Treasury Today Country Profiles in association with Citi

Overcoming the refinancing wall

Businessman helping little man accross the wall

With Singaporean companies reportedly coming up against a refinancing wall this year, what can treasurers do to avoid losing out in the competition for increasingly scarce and expensive credit?

At the close of last year, Reuters news agency reported that Singaporean companies face a “financing scramble” in 2017 as more than US$12bn worth of bonds fall due.

The report suggested that the companies, many of which are exposed to slowing global trade and/or the lacklustre commodities market, might come into difficulty as banks have become wary of lending to companies exposed to these headwinds.

In a proactive move, a handful of borrowers have already begun to seek consent from bondholders to loosen the covenants of the loans as one strategy to ease the burden.

Know your bondholder

These companies are in the fortunate position of knowing who its bondholders are, something that is not always the case. As Andrew Brereton, Partner at Clifford Chance in Singapore explains: “One of the fundamental differences between capital markets and traditional bank debt lies in the tradability of bonds as securities,” explains Brereton. “Unlike bank debt, borrowers from the international capital markets do not typically know who their creditors are from one day to the next.”

The anonymity of the ultimate beneficial owners of the underlying debt securities has only become more so because of the increasing adoption of the immobilisation of debt securities in clearing systems and the increasing velocity of trading that has led to.

“As such, the first step of identifying bondholders to engage with can present a significant challenge, even before refinancing options are considered or proposed,” says Brereton.

Proactive action

But corporates will need to consider how they are going to manage their liabilities and there are a variety of techniques that can be used by debt capital markets issuers for the purposes of buying back, exchanging or altering the terms of outstanding bonds in order to restructure the balance sheet.

Perhaps most crucial is that treasurers will also need to be on their toes to take advantage of favourable conditions when they materialise. Corporates who want to refinance when the market is positive need to be ready on any given day to do it.

“Advanced planning and early engagement with investment banking and legal advisers who have experience in the application of these procedures is crucial,” says Brereton. “This coupled with a knowledge of the investor profile in the debt securities in question, is vital to any successful refinancing, restructuring or balance sheet optimisation exercise.”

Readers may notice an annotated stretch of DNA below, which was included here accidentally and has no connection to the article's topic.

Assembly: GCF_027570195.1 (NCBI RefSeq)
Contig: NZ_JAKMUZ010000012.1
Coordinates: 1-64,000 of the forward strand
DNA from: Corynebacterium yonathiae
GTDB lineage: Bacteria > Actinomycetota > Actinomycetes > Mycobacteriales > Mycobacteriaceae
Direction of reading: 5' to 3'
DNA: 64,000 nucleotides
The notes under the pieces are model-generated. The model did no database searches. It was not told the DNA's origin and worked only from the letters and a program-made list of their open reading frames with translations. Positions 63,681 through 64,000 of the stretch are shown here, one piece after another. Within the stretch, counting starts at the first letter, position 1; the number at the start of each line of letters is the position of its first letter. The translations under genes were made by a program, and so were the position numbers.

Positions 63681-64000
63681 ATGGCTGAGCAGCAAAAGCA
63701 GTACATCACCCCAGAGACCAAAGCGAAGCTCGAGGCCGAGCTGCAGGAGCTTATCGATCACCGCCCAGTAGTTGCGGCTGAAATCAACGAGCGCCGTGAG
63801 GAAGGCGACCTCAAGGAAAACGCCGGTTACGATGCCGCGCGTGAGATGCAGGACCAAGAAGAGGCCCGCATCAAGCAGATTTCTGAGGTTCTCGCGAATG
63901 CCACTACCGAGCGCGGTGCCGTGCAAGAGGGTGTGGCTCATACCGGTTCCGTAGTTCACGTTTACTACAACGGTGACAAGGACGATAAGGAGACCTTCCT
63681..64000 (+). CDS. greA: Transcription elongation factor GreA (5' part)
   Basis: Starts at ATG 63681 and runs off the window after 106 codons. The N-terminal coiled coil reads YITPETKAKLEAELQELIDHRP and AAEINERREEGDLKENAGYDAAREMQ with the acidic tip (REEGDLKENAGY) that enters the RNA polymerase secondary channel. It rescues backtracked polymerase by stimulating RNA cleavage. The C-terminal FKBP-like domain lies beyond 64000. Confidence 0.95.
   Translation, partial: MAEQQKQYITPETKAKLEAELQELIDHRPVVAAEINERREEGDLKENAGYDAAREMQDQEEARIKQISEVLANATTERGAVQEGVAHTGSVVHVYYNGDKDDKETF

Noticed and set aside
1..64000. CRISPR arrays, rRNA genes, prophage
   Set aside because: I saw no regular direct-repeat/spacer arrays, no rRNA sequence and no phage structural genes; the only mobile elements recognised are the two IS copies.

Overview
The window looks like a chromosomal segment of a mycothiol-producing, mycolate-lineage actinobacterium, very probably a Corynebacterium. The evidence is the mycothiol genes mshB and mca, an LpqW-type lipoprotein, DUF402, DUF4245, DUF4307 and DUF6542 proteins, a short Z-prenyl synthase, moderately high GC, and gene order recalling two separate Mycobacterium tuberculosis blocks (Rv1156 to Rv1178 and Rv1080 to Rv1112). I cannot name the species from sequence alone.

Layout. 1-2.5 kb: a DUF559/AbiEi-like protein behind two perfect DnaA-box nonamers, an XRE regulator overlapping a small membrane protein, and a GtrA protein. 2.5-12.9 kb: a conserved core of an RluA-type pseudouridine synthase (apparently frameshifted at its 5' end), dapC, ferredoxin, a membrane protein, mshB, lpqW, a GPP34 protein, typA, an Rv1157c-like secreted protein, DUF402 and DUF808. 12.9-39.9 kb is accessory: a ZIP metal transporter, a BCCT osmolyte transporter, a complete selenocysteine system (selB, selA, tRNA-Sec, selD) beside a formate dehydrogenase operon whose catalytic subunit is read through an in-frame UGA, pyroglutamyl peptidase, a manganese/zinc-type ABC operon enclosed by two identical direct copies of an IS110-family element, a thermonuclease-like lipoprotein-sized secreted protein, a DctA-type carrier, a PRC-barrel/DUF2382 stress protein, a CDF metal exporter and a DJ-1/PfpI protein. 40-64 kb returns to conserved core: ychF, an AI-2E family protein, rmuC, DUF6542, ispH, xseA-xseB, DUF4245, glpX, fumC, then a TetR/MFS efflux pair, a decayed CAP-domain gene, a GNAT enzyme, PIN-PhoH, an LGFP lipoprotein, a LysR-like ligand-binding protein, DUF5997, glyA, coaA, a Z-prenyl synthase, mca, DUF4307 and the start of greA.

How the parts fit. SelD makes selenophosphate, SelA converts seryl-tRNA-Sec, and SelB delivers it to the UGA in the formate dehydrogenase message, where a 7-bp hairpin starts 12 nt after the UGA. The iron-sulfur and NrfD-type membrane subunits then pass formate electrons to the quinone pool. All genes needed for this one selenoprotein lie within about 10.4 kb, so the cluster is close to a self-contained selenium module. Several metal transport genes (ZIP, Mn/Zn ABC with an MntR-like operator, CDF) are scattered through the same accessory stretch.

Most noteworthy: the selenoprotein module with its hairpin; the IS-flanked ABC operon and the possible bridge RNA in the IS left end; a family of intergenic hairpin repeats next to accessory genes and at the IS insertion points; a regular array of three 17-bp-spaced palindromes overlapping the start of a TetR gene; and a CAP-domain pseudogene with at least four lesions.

What about bank loans?

Some corporates will also have bank loans that will require attention. Again, early engagement with lenders and (if the situation merits) advice from a professional financial adviser on options for refinancing and restructuring, can have a critical impact on outcomes.

Keeping in touch with lead arrangers will not only help treasurers by preparing them with the information they need to act at short notice, but will also take away some of the taxing aspects of the financing process such as documentation and coordinating with other banks in the syndicate to get the best pricing.

“Refinancing options may fall away if not implemented promptly,” explains Brereton. “Or if borrowers seek to negotiate terms too heavily, this may leave borrowers with options that are less likely to preserve value, such as restructuring, dilutive equity raising or accelerated M&A disposals.”

Brereton further advises that in circumstances where these outcomes might be possible, even if uncertain, it is important that borrowers begin to plan their approach at an early stage, with the benefit of expert advice.

“This will enable finance professionals to better navigate the complex interplay between different stakeholders (including shareholders, lenders, bondholders, trade creditors, employees, the tax authorities and any other relevant government entities) to ensure the best possible outcome for the company and provide a sustainable platform for future profitability,” he concludes.

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